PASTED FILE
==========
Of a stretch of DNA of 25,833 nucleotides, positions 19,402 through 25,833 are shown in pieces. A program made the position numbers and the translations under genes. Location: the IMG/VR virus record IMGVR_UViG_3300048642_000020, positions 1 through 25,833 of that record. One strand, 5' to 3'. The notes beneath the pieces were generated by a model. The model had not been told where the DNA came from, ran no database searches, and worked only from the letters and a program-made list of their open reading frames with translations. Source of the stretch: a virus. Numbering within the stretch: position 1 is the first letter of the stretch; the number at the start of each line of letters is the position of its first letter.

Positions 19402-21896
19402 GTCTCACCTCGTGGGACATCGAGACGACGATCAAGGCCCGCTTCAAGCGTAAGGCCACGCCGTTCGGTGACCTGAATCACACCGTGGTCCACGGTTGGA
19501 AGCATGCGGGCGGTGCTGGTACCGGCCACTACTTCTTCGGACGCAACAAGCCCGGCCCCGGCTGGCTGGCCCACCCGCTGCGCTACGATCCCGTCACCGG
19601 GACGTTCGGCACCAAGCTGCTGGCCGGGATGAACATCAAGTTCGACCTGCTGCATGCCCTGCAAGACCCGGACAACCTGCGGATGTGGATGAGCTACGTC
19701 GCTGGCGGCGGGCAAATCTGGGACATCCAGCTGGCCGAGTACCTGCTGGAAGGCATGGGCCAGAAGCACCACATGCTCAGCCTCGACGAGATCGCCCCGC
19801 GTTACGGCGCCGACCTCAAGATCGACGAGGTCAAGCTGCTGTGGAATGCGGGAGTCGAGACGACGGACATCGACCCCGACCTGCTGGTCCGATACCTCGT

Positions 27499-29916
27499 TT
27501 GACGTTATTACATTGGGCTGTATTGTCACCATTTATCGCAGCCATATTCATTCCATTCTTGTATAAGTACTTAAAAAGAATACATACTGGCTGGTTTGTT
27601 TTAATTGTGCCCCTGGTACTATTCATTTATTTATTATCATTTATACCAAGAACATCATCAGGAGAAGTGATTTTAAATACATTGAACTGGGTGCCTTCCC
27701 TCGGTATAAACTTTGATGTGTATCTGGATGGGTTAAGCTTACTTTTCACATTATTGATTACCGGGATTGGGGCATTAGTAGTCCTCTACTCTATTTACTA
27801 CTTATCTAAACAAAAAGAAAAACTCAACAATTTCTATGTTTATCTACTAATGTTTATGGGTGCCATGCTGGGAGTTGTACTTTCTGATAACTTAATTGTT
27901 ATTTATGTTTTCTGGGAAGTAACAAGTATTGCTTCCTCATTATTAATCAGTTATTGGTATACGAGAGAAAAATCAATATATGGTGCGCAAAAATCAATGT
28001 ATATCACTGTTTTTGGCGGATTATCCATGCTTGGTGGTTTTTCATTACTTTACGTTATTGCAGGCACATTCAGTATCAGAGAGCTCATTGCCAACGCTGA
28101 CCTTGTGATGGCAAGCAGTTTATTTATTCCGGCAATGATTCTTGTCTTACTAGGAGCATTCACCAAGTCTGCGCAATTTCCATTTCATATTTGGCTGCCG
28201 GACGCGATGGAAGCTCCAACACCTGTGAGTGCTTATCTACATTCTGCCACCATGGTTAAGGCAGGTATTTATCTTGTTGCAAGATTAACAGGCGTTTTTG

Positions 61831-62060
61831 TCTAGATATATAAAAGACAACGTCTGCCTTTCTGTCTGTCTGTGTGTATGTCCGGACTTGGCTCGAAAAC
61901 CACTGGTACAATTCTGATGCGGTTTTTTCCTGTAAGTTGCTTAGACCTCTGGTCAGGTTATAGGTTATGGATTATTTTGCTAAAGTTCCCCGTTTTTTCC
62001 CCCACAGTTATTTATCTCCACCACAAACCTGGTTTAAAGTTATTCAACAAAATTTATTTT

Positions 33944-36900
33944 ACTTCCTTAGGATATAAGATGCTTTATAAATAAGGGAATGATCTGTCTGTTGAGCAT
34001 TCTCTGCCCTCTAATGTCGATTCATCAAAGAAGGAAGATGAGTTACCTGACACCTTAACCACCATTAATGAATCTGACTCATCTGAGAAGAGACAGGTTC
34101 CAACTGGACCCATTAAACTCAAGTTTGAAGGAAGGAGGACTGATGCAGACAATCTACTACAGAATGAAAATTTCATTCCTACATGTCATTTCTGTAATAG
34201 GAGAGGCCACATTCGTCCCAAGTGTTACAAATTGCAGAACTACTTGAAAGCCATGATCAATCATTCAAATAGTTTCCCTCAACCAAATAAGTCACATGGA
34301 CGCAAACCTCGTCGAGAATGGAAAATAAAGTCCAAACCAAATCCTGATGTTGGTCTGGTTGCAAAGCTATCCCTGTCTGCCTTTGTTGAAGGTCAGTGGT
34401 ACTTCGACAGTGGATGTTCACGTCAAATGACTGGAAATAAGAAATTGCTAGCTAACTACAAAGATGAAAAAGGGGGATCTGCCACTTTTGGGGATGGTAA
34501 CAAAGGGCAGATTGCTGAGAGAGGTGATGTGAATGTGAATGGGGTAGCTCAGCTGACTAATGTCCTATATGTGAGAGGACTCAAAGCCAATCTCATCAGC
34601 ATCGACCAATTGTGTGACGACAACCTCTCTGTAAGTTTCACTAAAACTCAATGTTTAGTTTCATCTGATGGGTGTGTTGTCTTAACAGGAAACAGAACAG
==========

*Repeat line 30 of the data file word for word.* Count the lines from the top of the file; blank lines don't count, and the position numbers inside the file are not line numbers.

34601 ATCGACCAATTGTGTGACGACAACCTCTCTGTAAGTTTCACTAAAACTCAATGTTTAGTTTCATCTGATGGGTGTGTTGTCTTAACAGGAAACAGAACAG